Post renal causes of kidney failure include bladder obstruction, prostate problems, tumors, or kidney stones.Treatment options included diet, medications, or dialysis.
Lisinopril (Zestril, Prinivil, Qbrelis) is an ACE inhibitor prescribed for the treatment of:
- High blood pressure
- Heart failure
- Heart attack survival
- Preventing kidney failure due to high blood pressure
Side effects are, nasal congestion, anxiety, headaches, insomnia, drowsiness, and nausea. ACE inhibitors may cause a nonproductive cough that resolves once you stop taking the drug. Drug interactions include potassium supplements or derivatives of potassium, lithium (Eskalith, Lithobid), nonsteroidal anti-inflammatory drugs (aspirin, ibuprofen, naproxen), and symptoms of flushing; high blood pressure; nausea; and vomiting. Warnings and precautions, pregnancy information, and other safety information should be reviewed prior to taking any medication.
If you notice other effects not listed above, contact your doctor or pharmacist. In the US -Call your doctor for medical advice about side effects. You may report side effects to FDA at 1-800-FDA-1088.In Canada - Call your doctor for medical advice about side effects. You may report side effects to Health Canada at 1-866-234-2345.
ParathyroidectomyParathyroidectomy is the removal of one or more of the parathyroid glands to treat hyperparathyroidism. Risks of parathyroidectomy include:
- paralysis of the vocal cords,
- difficulty swallowing thin liquids,
- difficulty breathing,
- and drug reactions.
- damage to the recurrent laryngeal nerve,
- bleeding or hematoma,
- problems maintaining calcium levels in the blood,
- need for further and more aggressive surgery,
- need for a limited or total thyroidectomy,
- prolonged pain,
- impaired healing,
- and recurrence of the tumor.
Pregnancy Drug DangersTaking prescription medications or over-the-counter drugs or supplements should be discussed with your doctor. There are some medications that have been found to cause no problems in pregnancy, however, medications such as Accutane for acne, should never be taken during pregnancy.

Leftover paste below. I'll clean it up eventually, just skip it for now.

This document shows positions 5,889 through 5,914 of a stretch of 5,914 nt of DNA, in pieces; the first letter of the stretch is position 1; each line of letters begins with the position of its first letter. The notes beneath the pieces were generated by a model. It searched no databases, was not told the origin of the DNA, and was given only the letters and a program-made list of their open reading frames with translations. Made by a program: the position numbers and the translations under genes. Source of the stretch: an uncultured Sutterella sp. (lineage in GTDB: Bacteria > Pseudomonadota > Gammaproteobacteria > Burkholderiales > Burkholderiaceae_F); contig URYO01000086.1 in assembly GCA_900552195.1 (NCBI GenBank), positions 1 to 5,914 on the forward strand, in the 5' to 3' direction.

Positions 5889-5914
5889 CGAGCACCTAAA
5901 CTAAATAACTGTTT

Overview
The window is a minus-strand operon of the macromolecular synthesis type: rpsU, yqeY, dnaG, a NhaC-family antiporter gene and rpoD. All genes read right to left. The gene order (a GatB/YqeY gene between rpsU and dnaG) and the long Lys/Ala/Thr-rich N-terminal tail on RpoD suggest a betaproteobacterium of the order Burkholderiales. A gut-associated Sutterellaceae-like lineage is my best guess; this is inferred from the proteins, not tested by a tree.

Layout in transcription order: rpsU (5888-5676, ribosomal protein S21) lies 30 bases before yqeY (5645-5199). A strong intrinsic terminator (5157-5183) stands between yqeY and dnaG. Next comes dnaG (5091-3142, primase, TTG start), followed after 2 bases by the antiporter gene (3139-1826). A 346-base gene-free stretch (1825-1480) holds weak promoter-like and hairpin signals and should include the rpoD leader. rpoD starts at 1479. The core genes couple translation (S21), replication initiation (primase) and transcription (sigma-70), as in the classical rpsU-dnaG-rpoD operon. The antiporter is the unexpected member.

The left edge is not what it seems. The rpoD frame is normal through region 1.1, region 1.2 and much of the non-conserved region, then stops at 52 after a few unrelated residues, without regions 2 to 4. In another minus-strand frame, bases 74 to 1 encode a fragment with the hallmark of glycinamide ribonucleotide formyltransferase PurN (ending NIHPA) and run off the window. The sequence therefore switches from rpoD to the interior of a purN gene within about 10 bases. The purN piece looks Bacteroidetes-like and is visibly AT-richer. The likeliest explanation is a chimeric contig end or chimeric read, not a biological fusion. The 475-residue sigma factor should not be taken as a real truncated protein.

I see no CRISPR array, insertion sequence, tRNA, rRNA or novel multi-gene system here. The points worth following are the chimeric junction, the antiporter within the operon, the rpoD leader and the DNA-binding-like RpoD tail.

Vasodilators Drug Class Side Effects List of Names
Vasodilators are a class of drugs that doctors prescribe to many diseases and conditions. This type of medicine dilates, or opens, blood vessels (arteries and veins) so that the heart can pump fresh oxygen and blood to the body more efficiently.
Vasodilators are available within a variety other drug types that have many brand and generic names.
Types of vasodilators available include:
- ACE inhibitors, for example, benazepril (Lotensin), captopril (Capoten), and ramipril (Altace)
- ARBs, for example, olmesartan (Benicar) and losartan (Cozaar)
- Calcium channel blockers (CCBS), for example, amlodipine (Norvasc) and felodipine (Cardene, Cardene SR)
- Nitrates, for example, nitroglycerin, isosorbide mononitrate (Ismo, Moneket), and isosorbide dinitrate (Imdur, Isordil)
Your doctor will talk to you about the type of vasodilator that is right for you.
Is caffeine a vasodilator? Some people believe that caffeine is a natural vasodilator, but it's not. It's actually a vasoconstrictor (the opposite of a vasodilator), which makes the blood vessels contract and become narrower.
Natural, herbal, and over-the-counter (OTC) vasodilators are available. Examples include Coenzyme Q10, Magnesium, Cocoa, garlic, L-arginine, and niacin. Make sure to talk with your doctor or other health care professional before taking any natural or herbal supplements to treat medical problems.
Vasodilating drugs treat many diseases and conditions, for example:
- High blood pressure (hypertension)
- Congestive heart failure (CHF)
- Cardiac pain or heart pain (angina)
- Prevention of stroke
- Prevention of a heart attack
- Prevention of heart failure after a heart attack
- High blood pressure in pregnant women (Preeclampsia)
- High blood pressure in the lungs (pulmonary hypertension)
- Diabetic nephropathy
- Raynaud's syndrome
- Subarachnoid hemorrhage
Pulmonary vasodilators are medicines that open (dilate) the arteries in the lungs. Doctors prescribe them to treat patients with pulmonary hypertension. Examples include oxygen, nitric oxide, sildenafil (Viagra, Revatio), tadalafil (Cialis, Adcirca), and nitroprusside (Nipride, Nitropress).